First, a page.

On Letting Fear Take The Wheel
Fear is a fickle pain in the ass if ever there was one. She's not dependable, rarely sticks to facts and is as quick to interject herself into a conversation as she is to throw her hands up in the air and walk away from one. As if to say, "it's not my problem!"
And the sad part is, I think she really does care. She's been around since the beginning of time to help us avoid nonsensical actions like sticking our hands in fire and eating spoiled food. But her efficiency ends there: with life or death.
The messy stuff in between like leaping into love, going for the dream job, finally standing up for what you believe in or, better yet, acknowledging how you really feel—it's just not her forte.
Unfortunately, this doesn't stop her from trying. And being the convincing, manipulative wave of emotion that she is, we far too often hand her the reigns without the slightest bit of question.
I try not to beat myself up over it. I mean, it's far easier letting Fear take the wheel. Her criticisms are silenced and, at the end of the day, I'm safe. I'm comfortable. I can see everything coming from a mile away. And though I may be sacrificing the thrill of positive surprises in my life, I'm surely eliminating the negative.
Sounds like decent odds to me.
But from experience, I can tell you, that if you choose to become Fear's passenger for far too long—cruising through perfectly paved roads of normalcy and routine—another presence will surely make herself known. She hates Fear with every fiber of her being, deviously engineering potholes and curves in her path. The pastures of predictability you have once enjoyed will grow scarce—weakening Fear's hold.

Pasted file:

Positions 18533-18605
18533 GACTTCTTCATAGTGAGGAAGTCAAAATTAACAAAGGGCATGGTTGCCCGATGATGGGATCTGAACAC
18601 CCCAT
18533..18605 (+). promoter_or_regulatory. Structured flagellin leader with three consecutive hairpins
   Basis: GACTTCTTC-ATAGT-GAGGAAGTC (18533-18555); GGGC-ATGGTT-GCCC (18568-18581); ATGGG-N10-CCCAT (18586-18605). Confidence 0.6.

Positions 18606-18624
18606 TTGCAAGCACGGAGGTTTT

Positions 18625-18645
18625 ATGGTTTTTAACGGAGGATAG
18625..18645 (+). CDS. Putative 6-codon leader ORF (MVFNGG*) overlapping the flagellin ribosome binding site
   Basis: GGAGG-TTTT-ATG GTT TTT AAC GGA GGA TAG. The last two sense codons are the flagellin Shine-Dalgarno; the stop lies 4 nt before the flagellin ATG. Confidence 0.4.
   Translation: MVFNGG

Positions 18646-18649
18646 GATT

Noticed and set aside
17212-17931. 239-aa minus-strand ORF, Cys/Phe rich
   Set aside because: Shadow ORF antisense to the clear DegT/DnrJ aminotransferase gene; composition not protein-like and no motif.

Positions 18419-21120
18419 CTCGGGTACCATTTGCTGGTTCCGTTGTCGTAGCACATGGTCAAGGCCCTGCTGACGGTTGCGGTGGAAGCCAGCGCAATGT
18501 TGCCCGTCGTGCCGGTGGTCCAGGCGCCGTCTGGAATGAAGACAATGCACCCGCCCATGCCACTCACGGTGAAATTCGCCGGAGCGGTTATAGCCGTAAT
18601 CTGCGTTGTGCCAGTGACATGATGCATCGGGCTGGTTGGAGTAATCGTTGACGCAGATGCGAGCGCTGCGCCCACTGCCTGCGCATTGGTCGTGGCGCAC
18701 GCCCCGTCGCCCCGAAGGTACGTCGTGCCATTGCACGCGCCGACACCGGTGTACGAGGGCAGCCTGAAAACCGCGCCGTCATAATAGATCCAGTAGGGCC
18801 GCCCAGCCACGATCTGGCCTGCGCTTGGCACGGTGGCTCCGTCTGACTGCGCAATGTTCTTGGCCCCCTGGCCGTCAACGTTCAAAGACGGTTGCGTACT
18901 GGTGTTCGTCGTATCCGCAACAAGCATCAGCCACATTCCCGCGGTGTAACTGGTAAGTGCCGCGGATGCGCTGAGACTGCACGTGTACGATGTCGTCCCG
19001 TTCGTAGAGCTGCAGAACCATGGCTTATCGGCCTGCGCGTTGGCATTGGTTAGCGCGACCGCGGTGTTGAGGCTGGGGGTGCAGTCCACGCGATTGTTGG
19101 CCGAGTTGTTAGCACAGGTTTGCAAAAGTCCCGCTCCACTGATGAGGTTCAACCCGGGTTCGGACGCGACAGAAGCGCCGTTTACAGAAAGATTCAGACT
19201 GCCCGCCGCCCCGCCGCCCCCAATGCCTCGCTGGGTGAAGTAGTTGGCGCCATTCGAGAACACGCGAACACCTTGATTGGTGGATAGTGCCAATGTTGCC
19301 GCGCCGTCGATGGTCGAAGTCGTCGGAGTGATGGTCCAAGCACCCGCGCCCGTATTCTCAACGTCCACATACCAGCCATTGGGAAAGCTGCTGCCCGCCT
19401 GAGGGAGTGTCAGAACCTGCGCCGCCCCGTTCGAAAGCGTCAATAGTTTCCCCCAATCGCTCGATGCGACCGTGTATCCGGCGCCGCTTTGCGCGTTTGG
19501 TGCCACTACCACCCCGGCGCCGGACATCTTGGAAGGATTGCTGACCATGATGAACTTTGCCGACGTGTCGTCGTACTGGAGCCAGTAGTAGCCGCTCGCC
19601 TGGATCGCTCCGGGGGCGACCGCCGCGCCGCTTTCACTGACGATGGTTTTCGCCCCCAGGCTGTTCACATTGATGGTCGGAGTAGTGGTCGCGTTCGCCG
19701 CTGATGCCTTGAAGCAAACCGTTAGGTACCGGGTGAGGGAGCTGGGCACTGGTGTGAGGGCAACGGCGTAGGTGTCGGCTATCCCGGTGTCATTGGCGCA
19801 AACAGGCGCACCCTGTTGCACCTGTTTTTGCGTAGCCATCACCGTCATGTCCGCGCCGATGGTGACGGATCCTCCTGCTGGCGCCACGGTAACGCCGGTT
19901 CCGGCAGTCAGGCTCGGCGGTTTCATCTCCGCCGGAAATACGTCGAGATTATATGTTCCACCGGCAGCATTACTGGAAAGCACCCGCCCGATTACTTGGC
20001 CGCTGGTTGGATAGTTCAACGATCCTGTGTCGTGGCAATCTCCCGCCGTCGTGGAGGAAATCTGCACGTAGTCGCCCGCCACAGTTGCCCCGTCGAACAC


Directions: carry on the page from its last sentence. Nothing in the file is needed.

Her name is What If?
I can't call her a hero. That would be far too generous of a term. She has a vivid imagination and unlike Fear, remains partial to carving paths of her own. Sometimes to a dangerous fault.
But as much as she hates Fear, the truth is she can't survive without her. A fact, I would reckon, both know to be true.
The two have been my steady partners for years now, battling for my attention, never taking defeat lightly when I choose one over the other.
However, as I age, I'm finding my role more defined. Rather than being swayed by the quick bite of insecurity or the slow burn of regret, I have welcomed deep conversations with both. Weighing the arguments as they come.
Then with full confidence, stepping forward: one as the lead, the other close behind.